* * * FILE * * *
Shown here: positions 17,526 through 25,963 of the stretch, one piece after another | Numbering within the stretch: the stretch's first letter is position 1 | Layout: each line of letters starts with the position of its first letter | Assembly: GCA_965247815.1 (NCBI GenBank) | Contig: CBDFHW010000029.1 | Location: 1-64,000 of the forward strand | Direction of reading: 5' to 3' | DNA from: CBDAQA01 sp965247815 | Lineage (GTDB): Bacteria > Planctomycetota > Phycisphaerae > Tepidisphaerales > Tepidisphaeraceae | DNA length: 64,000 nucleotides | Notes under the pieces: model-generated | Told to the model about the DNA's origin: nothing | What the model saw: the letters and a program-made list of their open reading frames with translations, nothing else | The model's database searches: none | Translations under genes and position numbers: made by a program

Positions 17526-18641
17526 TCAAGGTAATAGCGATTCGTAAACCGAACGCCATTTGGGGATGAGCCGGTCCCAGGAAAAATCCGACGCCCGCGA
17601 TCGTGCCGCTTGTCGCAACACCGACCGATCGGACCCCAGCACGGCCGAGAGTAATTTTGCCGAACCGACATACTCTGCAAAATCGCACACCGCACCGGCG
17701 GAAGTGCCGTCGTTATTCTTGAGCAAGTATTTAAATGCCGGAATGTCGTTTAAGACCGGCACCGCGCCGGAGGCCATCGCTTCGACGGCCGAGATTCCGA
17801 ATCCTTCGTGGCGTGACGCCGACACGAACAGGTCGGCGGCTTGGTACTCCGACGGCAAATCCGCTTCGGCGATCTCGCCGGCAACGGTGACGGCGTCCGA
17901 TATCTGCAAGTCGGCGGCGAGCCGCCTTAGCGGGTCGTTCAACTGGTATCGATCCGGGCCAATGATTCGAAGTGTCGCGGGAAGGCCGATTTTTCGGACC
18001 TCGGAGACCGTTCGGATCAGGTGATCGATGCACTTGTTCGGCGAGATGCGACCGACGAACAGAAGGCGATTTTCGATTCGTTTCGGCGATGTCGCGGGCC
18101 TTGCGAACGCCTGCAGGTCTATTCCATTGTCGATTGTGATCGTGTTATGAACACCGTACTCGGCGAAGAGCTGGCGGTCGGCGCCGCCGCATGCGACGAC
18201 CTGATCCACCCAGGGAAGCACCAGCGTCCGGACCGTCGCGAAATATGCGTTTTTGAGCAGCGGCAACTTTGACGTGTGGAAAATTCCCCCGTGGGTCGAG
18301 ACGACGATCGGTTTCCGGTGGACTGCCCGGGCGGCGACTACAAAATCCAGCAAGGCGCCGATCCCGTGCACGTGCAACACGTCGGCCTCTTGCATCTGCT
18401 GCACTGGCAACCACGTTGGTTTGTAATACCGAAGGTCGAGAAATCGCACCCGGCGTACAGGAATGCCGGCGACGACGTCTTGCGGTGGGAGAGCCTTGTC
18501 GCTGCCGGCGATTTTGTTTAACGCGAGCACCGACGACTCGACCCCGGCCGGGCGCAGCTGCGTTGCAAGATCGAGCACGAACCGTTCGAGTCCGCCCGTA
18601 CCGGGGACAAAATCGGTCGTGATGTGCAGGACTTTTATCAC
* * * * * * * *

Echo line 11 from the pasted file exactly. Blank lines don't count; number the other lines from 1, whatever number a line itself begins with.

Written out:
18301 ACGACGATCGGTTTCCGGTGGACTGCCCGGGCGGCGACTACAAAATCCAGCAAGGCGCCGATCCCGTGCACGTGCAACACGTCGGCCTCTTGCATCTGCT